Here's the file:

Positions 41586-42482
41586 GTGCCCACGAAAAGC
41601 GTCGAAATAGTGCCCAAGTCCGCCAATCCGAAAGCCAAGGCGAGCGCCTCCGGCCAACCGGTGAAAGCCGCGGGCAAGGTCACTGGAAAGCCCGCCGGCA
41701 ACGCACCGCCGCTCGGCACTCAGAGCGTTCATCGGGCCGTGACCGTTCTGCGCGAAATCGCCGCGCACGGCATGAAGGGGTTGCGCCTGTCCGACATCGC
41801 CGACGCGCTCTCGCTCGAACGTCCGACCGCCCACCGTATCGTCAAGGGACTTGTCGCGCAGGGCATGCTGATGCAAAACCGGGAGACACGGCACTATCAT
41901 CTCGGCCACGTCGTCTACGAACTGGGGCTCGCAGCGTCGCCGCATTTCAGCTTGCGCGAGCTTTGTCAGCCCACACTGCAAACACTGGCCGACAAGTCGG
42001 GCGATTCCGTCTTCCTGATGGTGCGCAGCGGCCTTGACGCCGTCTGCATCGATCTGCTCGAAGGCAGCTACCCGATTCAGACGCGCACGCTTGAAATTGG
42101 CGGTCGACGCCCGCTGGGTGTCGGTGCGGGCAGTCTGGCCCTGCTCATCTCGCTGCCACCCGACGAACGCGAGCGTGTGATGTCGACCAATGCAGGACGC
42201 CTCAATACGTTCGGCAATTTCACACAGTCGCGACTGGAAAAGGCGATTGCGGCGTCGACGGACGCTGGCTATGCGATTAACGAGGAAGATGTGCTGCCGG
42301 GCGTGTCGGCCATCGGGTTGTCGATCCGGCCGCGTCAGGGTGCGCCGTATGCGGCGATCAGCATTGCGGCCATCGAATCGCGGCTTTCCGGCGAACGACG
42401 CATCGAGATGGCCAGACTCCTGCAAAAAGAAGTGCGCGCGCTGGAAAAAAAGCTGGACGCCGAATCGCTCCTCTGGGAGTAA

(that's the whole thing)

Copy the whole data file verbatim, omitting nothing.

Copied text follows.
Positions 41586-42482
41586 GTGCCCACGAAAAGC
41601 GTCGAAATAGTGCCCAAGTCCGCCAATCCGAAAGCCAAGGCGAGCGCCTCCGGCCAACCGGTGAAAGCCGCGGGCAAGGTCACTGGAAAGCCCGCCGGCA
41701 ACGCACCGCCGCTCGGCACTCAGAGCGTTCATCGGGCCGTGACCGTTCTGCGCGAAATCGCCGCGCACGGCATGAAGGGGTTGCGCCTGTCCGACATCGC
41801 CGACGCGCTCTCGCTCGAACGTCCGACCGCCCACCGTATCGTCAAGGGACTTGTCGCGCAGGGCATGCTGATGCAAAACCGGGAGACACGGCACTATCAT
41901 CTCGGCCACGTCGTCTACGAACTGGGGCTCGCAGCGTCGCCGCATTTCAGCTTGCGCGAGCTTTGTCAGCCCACACTGCAAACACTGGCCGACAAGTCGG
42001 GCGATTCCGTCTTCCTGATGGTGCGCAGCGGCCTTGACGCCGTCTGCATCGATCTGCTCGAAGGCAGCTACCCGATTCAGACGCGCACGCTTGAAATTGG
42101 CGGTCGACGCCCGCTGGGTGTCGGTGCGGGCAGTCTGGCCCTGCTCATCTCGCTGCCACCCGACGAACGCGAGCGTGTGATGTCGACCAATGCAGGACGC
42201 CTCAATACGTTCGGCAATTTCACACAGTCGCGACTGGAAAAGGCGATTGCGGCGTCGACGGACGCTGGCTATGCGATTAACGAGGAAGATGTGCTGCCGG
42301 GCGTGTCGGCCATCGGGTTGTCGATCCGGCCGCGTCAGGGTGCGCCGTATGCGGCGATCAGCATTGCGGCCATCGAATCGCGGCTTTCCGGCGAACGACG
42401 CATCGAGATGGCCAGACTCCTGCAAAAAGAAGTGCGCGCGCTGGAAAAAAAGCTGGACGCCGAATCGCTCCTCTGGGAGTAA